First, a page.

Neeson will get the first punch in Friday, when he opens in Universal Pictures’ R-rated thriller “A Walk Among the Tombstones.” Washington will open one week later in Sony’s “The Equalizer,” another R-rated thriller.
“I’m glad we’re going first,” said Universal’s distribution chief Nikki Rocco. Both actors have built broad and reliable fan bases built on delivering in similar rough-and-tumble films, and both movies are aimed primarily at the same demographic: mature action fans.
“A Walk Among the Tombstones,” based on the novel of the same name by Lawrence Block, features Neeson as an ex-New York cop and private investigator hired by a drug dealer to find his kidnapped wife. Veteran Scott Frank writes and directs.
The Antoine Fuqua-directed “The Equalizer” is based on the 1980s CBS TV series starring Edward Woodward. In this film, Washington plays Robert McCall, a man trying to put his mysterious past behind him, who nonetheless steps in after he meets a young girl under the control of ultra-violent Russian gangsters.
Having two similar movies that target the same audiences arrive within a week of each probably won’t help either film at the box office. In a sense, Sony picked the fight when it shifted “The Equalizer” from its original April release date to Sept. 26. But the fact is that fall has become a crowded corridor, and there weren’t many options before the end of the year. Even these dates won’t give either film a lot of time to find an audiences, since Ben Affleck’s thriller “Gone Girl” — another film targeting mature moviegoers — opens on Oct. 3.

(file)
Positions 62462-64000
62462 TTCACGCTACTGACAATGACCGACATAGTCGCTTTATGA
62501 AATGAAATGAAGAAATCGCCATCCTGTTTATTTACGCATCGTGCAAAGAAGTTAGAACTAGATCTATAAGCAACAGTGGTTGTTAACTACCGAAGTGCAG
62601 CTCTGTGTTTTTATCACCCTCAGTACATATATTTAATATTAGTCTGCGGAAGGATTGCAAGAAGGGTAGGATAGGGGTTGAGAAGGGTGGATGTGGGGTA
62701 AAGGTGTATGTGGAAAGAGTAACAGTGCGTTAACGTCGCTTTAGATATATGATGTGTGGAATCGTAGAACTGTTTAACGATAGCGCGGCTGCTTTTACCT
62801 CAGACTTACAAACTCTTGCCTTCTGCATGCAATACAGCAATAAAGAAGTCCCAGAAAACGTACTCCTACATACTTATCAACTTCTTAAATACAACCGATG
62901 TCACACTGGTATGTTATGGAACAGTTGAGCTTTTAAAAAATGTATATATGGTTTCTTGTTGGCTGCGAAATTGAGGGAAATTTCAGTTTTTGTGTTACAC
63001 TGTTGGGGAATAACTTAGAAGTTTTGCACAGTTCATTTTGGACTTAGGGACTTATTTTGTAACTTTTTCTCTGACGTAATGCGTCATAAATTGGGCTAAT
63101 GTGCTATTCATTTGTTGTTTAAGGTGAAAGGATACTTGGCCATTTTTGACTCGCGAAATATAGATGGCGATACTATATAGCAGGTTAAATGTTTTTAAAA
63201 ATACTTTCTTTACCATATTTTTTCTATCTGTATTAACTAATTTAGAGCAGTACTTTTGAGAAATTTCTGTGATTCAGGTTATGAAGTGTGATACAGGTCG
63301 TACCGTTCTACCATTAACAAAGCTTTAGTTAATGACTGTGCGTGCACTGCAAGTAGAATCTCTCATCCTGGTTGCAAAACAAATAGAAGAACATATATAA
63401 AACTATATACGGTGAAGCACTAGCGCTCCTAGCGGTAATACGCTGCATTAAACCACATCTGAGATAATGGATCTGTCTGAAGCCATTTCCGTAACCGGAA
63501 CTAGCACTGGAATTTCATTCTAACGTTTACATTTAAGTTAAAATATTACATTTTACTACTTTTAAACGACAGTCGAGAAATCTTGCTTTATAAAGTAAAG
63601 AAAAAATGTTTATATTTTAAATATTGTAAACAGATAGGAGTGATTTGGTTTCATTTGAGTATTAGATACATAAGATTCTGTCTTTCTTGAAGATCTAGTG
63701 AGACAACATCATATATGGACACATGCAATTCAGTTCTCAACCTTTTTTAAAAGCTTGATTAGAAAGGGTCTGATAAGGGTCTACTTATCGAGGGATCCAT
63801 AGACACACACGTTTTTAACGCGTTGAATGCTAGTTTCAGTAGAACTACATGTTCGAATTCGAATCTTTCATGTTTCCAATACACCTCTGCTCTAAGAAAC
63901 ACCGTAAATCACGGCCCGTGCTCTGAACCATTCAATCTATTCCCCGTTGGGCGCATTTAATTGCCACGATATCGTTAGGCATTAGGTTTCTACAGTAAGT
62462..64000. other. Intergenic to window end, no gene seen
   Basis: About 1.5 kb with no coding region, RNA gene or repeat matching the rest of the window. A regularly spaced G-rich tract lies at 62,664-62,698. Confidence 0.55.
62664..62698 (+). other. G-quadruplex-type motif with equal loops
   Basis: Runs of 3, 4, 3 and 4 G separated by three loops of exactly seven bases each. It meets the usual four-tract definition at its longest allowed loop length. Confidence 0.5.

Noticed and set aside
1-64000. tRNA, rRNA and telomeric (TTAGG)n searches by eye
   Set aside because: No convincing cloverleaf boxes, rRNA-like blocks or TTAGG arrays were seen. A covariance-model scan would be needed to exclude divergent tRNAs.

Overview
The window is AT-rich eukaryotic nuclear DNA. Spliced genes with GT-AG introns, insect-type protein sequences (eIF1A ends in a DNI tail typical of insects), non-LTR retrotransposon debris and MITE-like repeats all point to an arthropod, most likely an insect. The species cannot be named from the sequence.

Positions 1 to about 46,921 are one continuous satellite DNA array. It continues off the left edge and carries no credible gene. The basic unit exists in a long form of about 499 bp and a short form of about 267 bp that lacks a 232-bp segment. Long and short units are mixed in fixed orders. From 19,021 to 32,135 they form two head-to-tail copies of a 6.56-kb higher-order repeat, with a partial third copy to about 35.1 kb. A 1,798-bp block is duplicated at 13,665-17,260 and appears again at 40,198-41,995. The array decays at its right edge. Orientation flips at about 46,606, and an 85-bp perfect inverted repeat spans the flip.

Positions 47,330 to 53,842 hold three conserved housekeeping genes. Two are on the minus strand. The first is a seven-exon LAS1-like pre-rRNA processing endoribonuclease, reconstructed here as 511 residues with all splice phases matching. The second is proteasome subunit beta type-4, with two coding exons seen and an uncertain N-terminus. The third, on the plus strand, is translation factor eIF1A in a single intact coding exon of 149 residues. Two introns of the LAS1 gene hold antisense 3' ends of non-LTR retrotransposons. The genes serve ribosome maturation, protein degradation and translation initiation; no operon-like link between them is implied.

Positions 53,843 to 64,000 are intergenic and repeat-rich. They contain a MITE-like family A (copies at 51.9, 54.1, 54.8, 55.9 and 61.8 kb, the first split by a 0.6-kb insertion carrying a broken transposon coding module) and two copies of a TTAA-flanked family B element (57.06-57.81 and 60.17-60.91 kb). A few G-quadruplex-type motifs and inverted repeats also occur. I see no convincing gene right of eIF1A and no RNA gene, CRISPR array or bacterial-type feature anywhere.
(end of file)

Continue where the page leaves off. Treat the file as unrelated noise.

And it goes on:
Both Neeson and Washington are proven draws in action films. Neeson’s tough guy career hit new heights after the first “Taken” film in 2009, which came 25 years after his star-making turn in Steven Spielberg’s “Schindler’s List.” Since then he’s scored with action films “Clash of the Titans” ($493 million globally), “Taken 2” ($376 million), “Wrath of the Titans” ($305 million) and “Non-Stop” ($202 million).
Most of Washington’s biggest box-office hits have been thrillers or action films. “American Gangster” brought in $266 million worldwide, “Safe House” ($208 million), “Pelican Brief” ($195 million) and “The Book of Eli” ($157 million).
Washington may rate the edge on this one, at least in terms of openings. Universal is expecting Neeson’s “Walk in the Tombstones” will do mid- to high-teen millions in its debut his weekend, while early projections for “The Equalizer” opening are in the $25 million range. Sony’s confident and has already discussed a potential sequel. It would be the first in Washington’s career, which spans more than 40 films.
“This seems like the perfect role for Denzel,” said Exhibitor Relations vice-president and senior analyst Jeff Bock. “It’s kind of him against the world, and that’s how people like to seem him, and this looks to have an edge as well.”
He thought the presence of Fuqua, who last teamed with Washington on “Training Day,” would provide a boost for “The Equalizer,” too. Washington won the Best Actor Oscar for his memorable performance as a very bad cop in that 2001 crime drama.
“That was a great film, and I think a lot of moviegoers will remember that,” he said.
Regardless of who wins this particular box-office smackdown, Bock said both actors should continue to be bankable action stars despite their age. Neeson is 62, while Washington is 59.
“Unless they do ‘Expendables 4,’ they should be able to make these kind of movies for some time,” he said.